A fashionable phrase in business today is 'steal with pride.' You could say that true benchmarking is stealing, when done well. Similarly, what can we learn – or steal – from different minds to enhance our own creativity and innovation? Here's how to start...

"Are you enjoying the World Cup?" my sweetheart asks, sweetly. It's a perfectly reasonable question, but the wrong one, as the true fan knows only too well. This is Nick Hornby territory, whose tremendous book about fanhood - Fever Pitch - is encapsulated in his observation that you don't go to watch Arsenal to enjoy yourself!

You may subscribe to the idea that Modern Life Is Rubbish (an album by Blur), but does it have to be that way? I believe not. We have a much bigger capacity to creatively re-think our lives, relationships, and even society than we allow ourselves to imagine.

The Da Vinci Code, Harry Potter and Wayne Rooney's metatarsal are conspicuous in their absence from this site. Except for this.

For the press, the World Cup is like Christmas. Half of them write blistering articles attacking the English manager, the other half about their strategies for avoiding any sight of football for the month of June.

The person sitting opposite you on the Waterloo train may appear to be dozing, but there’s an increasing likelihood that they, like many thousands of professionals in the UK, are practising Transcendental Meditation (T.M.).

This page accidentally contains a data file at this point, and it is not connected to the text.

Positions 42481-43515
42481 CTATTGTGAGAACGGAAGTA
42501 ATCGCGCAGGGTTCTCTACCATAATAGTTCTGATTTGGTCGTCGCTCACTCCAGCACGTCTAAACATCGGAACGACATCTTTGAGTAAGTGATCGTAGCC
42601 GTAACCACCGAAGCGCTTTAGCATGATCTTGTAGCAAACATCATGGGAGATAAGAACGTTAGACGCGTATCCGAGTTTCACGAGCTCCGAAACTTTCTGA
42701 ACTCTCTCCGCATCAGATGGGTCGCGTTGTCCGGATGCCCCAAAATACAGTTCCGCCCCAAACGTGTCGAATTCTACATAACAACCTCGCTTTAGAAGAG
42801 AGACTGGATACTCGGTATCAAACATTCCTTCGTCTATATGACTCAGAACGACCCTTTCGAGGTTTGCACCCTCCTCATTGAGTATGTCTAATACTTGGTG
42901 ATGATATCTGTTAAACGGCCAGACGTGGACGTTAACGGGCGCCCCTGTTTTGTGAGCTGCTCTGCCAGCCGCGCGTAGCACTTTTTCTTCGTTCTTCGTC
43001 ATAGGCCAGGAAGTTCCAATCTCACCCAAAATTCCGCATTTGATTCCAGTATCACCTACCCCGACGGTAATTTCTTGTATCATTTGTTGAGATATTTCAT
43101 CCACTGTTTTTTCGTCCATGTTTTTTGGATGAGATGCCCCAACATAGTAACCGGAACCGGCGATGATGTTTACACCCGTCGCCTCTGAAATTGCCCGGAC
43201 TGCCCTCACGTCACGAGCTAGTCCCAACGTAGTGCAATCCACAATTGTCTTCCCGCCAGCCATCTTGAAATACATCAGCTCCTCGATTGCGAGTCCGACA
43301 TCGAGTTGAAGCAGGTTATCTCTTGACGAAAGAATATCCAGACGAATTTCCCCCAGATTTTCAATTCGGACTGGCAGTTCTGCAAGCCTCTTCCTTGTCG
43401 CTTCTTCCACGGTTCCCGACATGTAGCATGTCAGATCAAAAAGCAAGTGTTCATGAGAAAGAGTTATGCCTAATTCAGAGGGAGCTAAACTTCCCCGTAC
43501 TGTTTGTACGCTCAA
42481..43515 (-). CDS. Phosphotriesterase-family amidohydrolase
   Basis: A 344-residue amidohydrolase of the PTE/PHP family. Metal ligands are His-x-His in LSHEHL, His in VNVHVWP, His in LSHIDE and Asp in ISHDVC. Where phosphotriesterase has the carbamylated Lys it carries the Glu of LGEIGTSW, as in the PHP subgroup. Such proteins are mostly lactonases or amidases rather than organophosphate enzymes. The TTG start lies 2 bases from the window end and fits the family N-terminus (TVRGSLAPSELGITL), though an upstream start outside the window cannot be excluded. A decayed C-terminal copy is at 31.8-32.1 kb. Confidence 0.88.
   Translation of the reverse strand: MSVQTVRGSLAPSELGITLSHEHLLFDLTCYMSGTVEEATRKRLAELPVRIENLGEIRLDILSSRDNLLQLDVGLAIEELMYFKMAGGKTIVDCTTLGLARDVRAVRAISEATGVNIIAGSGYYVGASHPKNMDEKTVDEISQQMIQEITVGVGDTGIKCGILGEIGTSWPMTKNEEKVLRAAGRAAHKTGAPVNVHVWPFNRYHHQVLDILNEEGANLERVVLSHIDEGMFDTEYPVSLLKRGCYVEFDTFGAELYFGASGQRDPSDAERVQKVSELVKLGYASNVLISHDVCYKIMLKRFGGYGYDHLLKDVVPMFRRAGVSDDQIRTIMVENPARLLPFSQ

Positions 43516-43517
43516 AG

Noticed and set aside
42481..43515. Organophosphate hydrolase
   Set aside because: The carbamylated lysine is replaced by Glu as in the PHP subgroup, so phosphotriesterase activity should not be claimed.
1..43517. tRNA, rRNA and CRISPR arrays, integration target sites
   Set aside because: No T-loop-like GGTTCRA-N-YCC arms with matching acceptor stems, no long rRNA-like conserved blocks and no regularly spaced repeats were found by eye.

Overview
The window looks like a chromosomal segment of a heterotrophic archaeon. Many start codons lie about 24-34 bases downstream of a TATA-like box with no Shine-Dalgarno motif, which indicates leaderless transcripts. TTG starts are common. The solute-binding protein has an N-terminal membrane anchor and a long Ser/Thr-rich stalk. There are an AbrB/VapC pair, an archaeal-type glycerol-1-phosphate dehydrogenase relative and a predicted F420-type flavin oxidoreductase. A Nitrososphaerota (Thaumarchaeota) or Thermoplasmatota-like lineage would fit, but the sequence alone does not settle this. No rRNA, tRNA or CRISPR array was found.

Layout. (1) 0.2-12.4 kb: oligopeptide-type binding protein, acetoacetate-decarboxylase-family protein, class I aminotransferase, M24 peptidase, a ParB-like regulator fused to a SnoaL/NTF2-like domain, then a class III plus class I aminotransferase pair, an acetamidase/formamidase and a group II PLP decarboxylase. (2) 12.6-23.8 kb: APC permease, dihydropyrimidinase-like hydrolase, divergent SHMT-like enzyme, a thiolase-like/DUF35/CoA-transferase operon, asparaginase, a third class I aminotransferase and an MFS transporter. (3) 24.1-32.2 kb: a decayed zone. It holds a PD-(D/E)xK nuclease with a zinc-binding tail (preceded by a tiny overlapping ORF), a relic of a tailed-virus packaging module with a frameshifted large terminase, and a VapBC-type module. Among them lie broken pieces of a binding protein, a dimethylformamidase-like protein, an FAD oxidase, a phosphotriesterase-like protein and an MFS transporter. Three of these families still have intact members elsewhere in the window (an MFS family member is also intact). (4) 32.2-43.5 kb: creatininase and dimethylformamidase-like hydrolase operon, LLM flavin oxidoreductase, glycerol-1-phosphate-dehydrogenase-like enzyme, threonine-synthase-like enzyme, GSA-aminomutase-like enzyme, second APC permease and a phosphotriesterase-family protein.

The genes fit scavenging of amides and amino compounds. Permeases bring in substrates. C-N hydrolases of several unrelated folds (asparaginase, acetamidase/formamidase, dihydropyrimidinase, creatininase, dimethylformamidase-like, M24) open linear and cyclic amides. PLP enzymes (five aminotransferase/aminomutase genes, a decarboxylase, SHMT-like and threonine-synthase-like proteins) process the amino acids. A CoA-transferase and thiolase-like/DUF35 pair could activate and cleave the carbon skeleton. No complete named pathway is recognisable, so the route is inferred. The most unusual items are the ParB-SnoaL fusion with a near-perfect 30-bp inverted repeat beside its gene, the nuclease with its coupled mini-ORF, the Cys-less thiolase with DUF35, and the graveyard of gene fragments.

So much of the news isn't. New, that is. I love Bob Dylan's observation, "I prefer old news." There's a feeling of anxiety that shadows our desire to keep informed.

England's departure from the World Cup at the quarter final stage is an expected agony. Our nemesis (again) is Luiz Felipe Scolari, who has outwitted us in the last two major tournaments, first as coach of Brazil four years ago, then as Portugal's head honcho in the European Finals of 2004.

Therapy sessions for Human Resources Directors? I think I’ve been doing them. And it’s the same Cri de Coeur ...

“They just pay lip service to people issues.”
“They’re so task-oriented.”
“They’re only focused on the short-term, and don’t see the long-term implications for people development.”

We need to set our sights higher. I know, because I read the label on my mustard pot. It said, “For complaints, please contact the Customer Service Department.”


Copyright © 2015 Nigel Barlow. All Rights Reserved.